Last week I was listening to an episode of Million Dollar Brainstorm
, in which the hosts Shaan and Sam were chatting with investor Daniel Gross*.
Towards the end of this episode, he mentioned the phrase improvisational productivity. Obviously, I’m a sucker for anything pretentious-sounding that seems vaguely related to productivity so this was right up my street.
Daniel’s idea, which he elaborates in a blog post
, is that the less we think about something, the more likely we are to do it
The longer you think about a task without doing it, the less novel it becomes to do. Writing things in your to-do list and coming back to them later helps you focus, but it comes at the cost: you’ve now converted an interesting idea into work. Since you’ve thought about it a little bit, it’s less interesting to work on.
It’s like chewing on a fresh piece of gum, immediately sticking it somewhere, then trying to convince yourself to rehydrate the dry, bland, task of chewed-up gum. Oh. That thing. Do you really want to go back to that? “We’ve already gone through all the interesting aspects of that problem, and established that there’s only work left”, the mind says.
I noticed this when I was starting my new YouTube channel (Appendix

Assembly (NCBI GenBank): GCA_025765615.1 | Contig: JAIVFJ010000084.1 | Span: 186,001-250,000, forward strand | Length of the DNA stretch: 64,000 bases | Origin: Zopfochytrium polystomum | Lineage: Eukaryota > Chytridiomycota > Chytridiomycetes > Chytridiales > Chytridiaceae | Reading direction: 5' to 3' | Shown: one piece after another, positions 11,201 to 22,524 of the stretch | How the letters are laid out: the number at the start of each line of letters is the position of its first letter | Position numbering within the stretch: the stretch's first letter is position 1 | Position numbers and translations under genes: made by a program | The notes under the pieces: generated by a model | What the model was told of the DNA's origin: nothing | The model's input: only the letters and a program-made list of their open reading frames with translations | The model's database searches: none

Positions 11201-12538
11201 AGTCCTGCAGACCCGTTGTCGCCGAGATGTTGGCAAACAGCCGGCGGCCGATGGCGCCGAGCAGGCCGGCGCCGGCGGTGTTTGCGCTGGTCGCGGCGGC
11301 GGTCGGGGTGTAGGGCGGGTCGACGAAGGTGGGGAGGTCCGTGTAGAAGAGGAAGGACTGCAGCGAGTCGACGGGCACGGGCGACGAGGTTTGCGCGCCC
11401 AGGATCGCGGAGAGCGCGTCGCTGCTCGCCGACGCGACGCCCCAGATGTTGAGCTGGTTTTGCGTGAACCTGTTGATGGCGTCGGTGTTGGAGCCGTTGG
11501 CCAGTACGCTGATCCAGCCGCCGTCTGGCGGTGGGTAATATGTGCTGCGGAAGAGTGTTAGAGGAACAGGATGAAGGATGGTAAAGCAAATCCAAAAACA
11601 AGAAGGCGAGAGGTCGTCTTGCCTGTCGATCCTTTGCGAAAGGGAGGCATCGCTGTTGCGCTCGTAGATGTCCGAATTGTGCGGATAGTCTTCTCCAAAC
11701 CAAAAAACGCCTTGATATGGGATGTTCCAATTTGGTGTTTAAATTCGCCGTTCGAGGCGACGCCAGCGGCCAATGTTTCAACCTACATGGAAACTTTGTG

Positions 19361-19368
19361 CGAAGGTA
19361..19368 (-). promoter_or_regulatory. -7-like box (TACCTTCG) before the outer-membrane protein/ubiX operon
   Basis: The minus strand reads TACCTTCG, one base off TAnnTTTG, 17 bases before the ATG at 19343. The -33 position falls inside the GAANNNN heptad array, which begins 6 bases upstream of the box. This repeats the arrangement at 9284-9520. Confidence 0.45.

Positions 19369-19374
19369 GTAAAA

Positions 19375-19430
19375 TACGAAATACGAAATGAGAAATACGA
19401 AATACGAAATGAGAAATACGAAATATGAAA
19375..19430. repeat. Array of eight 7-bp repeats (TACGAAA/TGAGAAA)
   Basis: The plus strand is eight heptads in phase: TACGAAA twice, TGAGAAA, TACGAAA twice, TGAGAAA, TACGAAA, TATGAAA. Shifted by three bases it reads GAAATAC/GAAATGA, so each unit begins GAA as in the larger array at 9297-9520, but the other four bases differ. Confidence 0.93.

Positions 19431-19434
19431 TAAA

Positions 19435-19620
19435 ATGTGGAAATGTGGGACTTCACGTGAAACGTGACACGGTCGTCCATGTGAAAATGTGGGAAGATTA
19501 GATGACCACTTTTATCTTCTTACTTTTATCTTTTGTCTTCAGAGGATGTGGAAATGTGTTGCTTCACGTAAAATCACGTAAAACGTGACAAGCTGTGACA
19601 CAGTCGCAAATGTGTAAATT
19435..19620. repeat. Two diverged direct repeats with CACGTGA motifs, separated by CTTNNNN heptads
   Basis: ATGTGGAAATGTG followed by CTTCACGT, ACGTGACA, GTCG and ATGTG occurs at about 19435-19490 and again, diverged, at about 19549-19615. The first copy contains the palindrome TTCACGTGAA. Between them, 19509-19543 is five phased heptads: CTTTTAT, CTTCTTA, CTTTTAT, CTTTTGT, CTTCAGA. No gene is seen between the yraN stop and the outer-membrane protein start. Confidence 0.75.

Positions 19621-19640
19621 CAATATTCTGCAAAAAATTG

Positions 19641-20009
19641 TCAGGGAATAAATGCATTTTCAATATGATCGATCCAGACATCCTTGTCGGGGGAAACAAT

). I’d been toying with the idea for over a year before I even uploaded the first video to it. And since the first few uploads, I’ve been in thinking / planning mode for so long that the only thing left to do is sit down and film the videos for it. But that’s not the interesting part anymore, and so I haven’t been able to bring myself to do it.
Equally, for my first Skillshare video editing class
, I’d thought about it for weeks before one free Saturday thinking to myself in the morning “right I’m going to film all 30 videos in this class today”. It took that improvisational approach of ‘lets just do it’, of just executing
, to get it done.
There’s probably an optimal amount of time to think about something before acting on it. But most of us (including me) usually err far too much on the side thought rather than action.
So the question I’d put to you this week is this - what are you currently thinking about that you should really just get on and do?
Have a great week!
*PS: Incidentally, anytime I’ve listened to a podcast with Daniel Gross as the guest, I’ve always taken away nuggets of insight.